In a ‘Flash’: How DC Comics needs to approach the fight to gain equal footing with Marvel

In a ‘Flash’: How DC Comics needs to approach the fight to gain equal footing with Marvel

It’s been a long time since The Dark Knight took over movie theaters. Back in 2008, DC Comics was on a roll. Christian Bale’s Batman series was a roaring success. Heath Ledger won an Oscar for his portrayal of Joker. The comic house was winning at the box office.

That’s all ancient history. Sure, Marvel went on a record-setting win streak while DC movies generated a few hits and plenty of flops. Since, Wonder Woman was a financial and critical high point, but can we please (please) forget the Ben Affleck Batman movie? 

Here’s a look at DC’s problems, its strengths and why people are so hyped about The Flash.

DC’s Rough Decade

We’re not going to talk about 2004’s “Catwoman, which is considered to be one of the worst comic-book movies ever released. Nor do we need to invoke 2011’s Green Lantern, which clearly did not need to be made. The first true stinker was 2016’s Batman v. Superman: Dawn of Justice. Then came Suicide Squad, “Justice League” and Zack Snyder’s Justice League. They did fine at the box office, but critics were not impressed. Moreover, fans mostly thought the movies were needlessly dark, with fight scenes tacked on just for the sake of punching. 

It says something that perhaps the best Batman movie in the last 15 years is The Lego Batman Movie from 2017. While it’s nice to make good films, an animated Lego movie isn’t the best showcase for a tentpole superhero like Batman.

To pull itself out of a slump, DC seems to be leaning into a pair of popular solutions: nostalgia and the multiverse. 

Power Trio: George Clooney, Nicholas Cage and Michael Keaton

The previews for The Flash have given away the return of at least one key character: Michael Keaton is back, repeating his line from 1989, “I’m Batman.”

Break out your scrapbooks and get ready to sing Glory Days. That’s not the only blast from the past in The Flash. Aided by CGI, The Flash will include the returns of Christopher Reeve as Superman, Adam West as Batman and Helen Slater as Supergirl. There’s also live action of Nicholas Cage as Superman and George Clooney as Batman.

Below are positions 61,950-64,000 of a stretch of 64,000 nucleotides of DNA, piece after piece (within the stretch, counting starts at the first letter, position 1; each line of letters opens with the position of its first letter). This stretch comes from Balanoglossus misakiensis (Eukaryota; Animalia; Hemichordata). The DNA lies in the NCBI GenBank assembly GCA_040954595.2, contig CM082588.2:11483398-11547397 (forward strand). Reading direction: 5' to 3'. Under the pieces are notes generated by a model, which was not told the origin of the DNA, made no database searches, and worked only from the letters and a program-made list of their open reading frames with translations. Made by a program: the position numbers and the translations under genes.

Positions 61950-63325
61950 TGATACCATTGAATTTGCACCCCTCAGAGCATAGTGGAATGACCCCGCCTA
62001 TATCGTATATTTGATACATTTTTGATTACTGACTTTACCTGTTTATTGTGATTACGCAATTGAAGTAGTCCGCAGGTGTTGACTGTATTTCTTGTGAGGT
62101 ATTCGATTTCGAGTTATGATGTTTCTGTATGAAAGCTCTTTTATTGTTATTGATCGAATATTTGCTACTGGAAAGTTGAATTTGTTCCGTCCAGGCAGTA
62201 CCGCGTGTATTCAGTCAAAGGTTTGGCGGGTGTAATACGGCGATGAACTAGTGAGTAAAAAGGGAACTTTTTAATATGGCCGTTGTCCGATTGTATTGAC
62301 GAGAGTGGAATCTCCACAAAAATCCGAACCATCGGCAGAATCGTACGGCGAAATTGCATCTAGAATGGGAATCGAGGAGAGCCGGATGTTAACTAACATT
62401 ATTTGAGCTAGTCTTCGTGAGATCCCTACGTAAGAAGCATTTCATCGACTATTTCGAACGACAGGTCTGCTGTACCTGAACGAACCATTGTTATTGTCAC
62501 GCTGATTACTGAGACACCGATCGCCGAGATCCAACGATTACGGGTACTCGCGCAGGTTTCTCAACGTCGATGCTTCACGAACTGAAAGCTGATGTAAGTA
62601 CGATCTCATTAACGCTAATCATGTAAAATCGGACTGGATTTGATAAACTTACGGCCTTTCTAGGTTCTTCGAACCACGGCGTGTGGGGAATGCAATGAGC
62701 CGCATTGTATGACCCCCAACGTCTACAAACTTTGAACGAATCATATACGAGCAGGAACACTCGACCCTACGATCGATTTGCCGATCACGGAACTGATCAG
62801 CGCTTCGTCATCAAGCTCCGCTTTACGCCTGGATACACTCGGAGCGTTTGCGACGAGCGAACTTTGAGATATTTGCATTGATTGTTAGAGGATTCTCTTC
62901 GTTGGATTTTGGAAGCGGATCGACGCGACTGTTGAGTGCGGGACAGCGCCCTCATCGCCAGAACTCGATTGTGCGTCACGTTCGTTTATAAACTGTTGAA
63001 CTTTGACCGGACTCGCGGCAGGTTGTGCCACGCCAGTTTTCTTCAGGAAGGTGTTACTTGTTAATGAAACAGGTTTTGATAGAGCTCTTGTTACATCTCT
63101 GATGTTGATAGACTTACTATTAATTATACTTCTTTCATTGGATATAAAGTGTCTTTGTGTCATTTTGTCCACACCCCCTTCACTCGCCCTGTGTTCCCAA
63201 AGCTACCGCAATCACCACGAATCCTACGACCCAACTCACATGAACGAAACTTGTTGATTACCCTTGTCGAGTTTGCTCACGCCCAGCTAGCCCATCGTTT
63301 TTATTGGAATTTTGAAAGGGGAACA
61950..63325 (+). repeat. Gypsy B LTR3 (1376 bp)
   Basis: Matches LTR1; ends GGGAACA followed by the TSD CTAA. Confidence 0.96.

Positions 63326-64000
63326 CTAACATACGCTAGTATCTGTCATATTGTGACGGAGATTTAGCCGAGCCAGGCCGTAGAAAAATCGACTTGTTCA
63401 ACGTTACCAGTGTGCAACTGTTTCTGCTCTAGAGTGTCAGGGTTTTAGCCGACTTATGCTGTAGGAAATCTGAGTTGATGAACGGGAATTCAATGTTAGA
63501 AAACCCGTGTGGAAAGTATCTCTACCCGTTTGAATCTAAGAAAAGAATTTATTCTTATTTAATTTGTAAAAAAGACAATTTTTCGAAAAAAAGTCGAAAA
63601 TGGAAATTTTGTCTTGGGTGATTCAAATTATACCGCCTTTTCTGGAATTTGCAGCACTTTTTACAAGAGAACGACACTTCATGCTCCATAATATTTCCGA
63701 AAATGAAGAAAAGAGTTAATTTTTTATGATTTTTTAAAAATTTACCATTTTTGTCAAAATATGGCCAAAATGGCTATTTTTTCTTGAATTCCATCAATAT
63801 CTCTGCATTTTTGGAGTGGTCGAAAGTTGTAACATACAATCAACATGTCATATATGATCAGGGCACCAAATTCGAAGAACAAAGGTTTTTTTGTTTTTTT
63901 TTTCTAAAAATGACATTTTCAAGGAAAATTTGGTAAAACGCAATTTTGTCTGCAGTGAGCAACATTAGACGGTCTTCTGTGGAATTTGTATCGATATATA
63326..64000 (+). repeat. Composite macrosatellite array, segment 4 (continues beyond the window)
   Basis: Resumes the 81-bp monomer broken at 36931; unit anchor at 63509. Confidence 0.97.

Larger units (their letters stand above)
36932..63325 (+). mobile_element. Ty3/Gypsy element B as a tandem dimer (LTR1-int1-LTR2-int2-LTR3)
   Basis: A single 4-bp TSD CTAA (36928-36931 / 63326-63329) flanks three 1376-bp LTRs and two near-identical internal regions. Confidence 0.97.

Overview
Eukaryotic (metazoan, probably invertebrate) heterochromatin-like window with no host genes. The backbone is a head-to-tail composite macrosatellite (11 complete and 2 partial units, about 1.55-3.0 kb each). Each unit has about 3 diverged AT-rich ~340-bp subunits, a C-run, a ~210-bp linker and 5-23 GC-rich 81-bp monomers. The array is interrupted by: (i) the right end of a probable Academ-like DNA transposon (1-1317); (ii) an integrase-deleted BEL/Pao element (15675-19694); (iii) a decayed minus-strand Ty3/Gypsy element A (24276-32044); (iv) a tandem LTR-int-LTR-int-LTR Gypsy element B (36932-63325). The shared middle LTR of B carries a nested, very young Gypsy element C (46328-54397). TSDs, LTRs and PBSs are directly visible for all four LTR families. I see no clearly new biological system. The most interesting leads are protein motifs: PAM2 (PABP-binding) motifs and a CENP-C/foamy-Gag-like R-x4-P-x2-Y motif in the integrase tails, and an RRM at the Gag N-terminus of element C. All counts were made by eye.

It’s a formula that’s worked for Marvel, which practically invented the ensemble cast in superhero movies with The Avengers. But The Flash has more in common with a different Marvel series. 

Your spidey sense should be tingling. “Spider-Man: No Way Home was a 2021 film that mashed eras together, with current star Tom Holland joined by previous stars Tobey Maguire and Andrew Garfield. It was more than just cameos. Maguire and Garfield played a critical role in helping Spider-Man save the day (spoiler alert).

Even the No Way Home plot bears a certain resemblance to The Flash. The Spider-Man mish-mash was possible thanks to the existence of the multiverse. Yes, we’re doing the multiverse thing again. Only, for DC Comics, the multiverse is relatively new territory. And judging by early reviews, it may still be fertile ground for The Flash to cover. 

What ‘The Flash’ can learn from ‘Wonder Woman’

It’s not like DC hasn’t had some hits in the last 15 years. Wonder Woman was a critical and box office triumph in 2017. Starring Gal Gadot, Robin Wright and Chris Pine, the movie established that women can lead a wildly popular superhero franchise. 

There’s a more subtle lesson for DC: Movie and comic fans are interested in characters other than Batman. It’s no accident Batman has appeared in at least 20 movies — it’s a popular character. But Wonder Woman made it clear that other characters can lead their own franchises.

The Flash could be a flash in the pan; a winning streak of one movie for DC. But Marvel hasn’t equaled the success of its Avengers films; if The Flash is a hit, it could represent a changing era for comic book movies. That’s fitting. Comic book characters are never truly dead and gone, right?

The content is featured on is editorial content brought to you by DIRECTV. While some of the programming discussed may now or in the future be available affiliates distribution services, the companies and persons discussed and depicted, and the authors and publishers of licensed content, are not necessarily associated with and do not necessarily endorse DIRECTV. When you click on ads on this site you may be taken to DIRECTV marketing pages that display advertising content. Content sponsored or co-created by programmers is identified as "Sponsored Content" or "Promoted Content."